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OPINION: Sex Trade Survivors Support City’s Proposal to Move Strip Clubs


Melissa HollandBy Melissa Holland

Six years ago, I started an anti-trafficking organization called Awaken. Over the years Awaken has helped hundreds of local Reno victims out of the sex trade.

Last summer Reno City Council proposed changes to the portions of the Reno Municipal Code related to Adult Businesses (Strip Clubs). The three main points of the ordinance include:

  1. Any Adult Business located within a nonconforming (illegally zoned) location cannot have any alcohol on the property 6 months after the adoption of the ordinance.
  2. No digital signs will be allowed and any existing digital signs must be removed 6 months after adoption of the ordinance.
  3. Any Adult Business that is nonconforming due to its location must relocate to a conforming (legal) location within two years of adoption of the ordinance.

Only one of the Reno adult businesses is legally zoned. The others, as we all know, are right in the midst of our downtown; hardly the welcome banner this city needs. The adult business relocation proposal is not an anti-business proposal. It is a proposal that comes from case law referencing a very specific type of business that generates negative secondary effects on a community. It is these negative secondary effects that make it very important to evaluate the location of these businesses.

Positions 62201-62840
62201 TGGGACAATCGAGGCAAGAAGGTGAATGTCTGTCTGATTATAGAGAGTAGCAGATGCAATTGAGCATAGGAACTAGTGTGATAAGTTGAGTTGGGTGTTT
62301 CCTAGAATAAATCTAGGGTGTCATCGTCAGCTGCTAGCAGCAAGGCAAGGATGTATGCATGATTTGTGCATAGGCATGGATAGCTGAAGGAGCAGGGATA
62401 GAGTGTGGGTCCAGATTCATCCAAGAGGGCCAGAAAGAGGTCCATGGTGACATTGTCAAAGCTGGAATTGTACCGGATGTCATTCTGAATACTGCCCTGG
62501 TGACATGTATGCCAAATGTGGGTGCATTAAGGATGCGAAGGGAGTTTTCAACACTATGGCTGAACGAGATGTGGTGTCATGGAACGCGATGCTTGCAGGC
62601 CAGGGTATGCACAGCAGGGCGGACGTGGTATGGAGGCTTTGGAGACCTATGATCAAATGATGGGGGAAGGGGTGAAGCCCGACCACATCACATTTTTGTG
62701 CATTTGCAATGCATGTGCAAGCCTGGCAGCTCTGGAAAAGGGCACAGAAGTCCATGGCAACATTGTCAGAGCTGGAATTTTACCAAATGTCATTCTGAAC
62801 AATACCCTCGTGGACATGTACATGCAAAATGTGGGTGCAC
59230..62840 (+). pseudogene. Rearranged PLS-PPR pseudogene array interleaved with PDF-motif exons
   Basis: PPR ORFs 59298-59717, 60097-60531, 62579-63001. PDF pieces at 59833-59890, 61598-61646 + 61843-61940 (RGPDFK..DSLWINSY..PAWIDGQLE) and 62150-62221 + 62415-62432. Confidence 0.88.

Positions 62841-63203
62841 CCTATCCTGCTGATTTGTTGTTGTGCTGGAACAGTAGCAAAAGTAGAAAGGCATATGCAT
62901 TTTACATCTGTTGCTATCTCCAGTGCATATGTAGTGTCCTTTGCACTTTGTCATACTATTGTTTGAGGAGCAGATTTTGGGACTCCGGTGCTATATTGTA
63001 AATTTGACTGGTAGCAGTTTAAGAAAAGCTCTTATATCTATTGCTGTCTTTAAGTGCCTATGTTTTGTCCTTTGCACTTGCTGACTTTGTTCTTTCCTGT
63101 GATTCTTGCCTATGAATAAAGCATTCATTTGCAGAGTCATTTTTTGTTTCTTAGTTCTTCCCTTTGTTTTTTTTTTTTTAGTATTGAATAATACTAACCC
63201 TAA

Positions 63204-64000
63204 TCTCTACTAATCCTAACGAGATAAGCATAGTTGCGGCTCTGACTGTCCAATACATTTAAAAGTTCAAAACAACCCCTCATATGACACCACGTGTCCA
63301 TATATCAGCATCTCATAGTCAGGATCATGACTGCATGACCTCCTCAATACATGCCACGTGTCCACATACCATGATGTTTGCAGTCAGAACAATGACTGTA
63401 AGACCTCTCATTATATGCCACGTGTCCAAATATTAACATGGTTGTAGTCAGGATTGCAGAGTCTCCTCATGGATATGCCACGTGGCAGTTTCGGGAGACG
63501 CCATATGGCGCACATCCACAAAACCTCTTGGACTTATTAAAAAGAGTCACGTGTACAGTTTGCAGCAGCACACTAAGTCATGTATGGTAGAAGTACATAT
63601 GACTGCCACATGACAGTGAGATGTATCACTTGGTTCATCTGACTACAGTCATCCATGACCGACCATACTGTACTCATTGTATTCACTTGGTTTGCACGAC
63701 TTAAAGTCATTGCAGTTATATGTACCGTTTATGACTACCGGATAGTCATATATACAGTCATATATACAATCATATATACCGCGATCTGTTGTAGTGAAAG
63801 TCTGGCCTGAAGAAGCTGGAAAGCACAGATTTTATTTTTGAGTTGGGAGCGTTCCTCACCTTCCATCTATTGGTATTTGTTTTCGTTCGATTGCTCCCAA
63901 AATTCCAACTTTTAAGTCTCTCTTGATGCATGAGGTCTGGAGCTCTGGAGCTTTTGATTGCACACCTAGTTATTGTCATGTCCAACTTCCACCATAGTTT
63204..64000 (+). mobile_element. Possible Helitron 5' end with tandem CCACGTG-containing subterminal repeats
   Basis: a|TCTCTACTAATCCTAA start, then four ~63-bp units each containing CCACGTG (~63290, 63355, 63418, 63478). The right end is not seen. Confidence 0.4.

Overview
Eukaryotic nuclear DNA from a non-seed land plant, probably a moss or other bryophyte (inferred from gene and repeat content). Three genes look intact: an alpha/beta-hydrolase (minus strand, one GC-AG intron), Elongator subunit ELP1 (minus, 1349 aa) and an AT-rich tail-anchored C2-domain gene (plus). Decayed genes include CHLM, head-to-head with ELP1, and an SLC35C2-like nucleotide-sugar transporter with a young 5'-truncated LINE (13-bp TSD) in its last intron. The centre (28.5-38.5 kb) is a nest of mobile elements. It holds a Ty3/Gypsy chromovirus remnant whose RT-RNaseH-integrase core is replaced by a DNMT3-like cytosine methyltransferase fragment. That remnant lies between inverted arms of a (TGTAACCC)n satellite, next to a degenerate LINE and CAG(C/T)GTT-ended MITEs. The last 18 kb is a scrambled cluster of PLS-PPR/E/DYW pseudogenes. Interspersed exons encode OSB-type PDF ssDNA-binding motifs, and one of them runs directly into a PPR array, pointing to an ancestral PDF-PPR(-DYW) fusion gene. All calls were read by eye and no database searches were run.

Stories of the survivors of the sex trade consistently testify that strip clubs act as a launching pad to sex trafficking. Compiled here are quotes from personal testimonies that each young woman wrote herself. All of these women and children (yes minors) who have shared their stories want to remain anonymous.  They live in a painful reality of the repercussions of being identified by the owners. As a result of the council’s proposal, for the first time these women have felt this community might now be ready to hear their stories.

As you read, please know that these words are the words of women who have worked in Reno strip clubs and were raised in our community. These are our neighbors, our sisters and our daughters.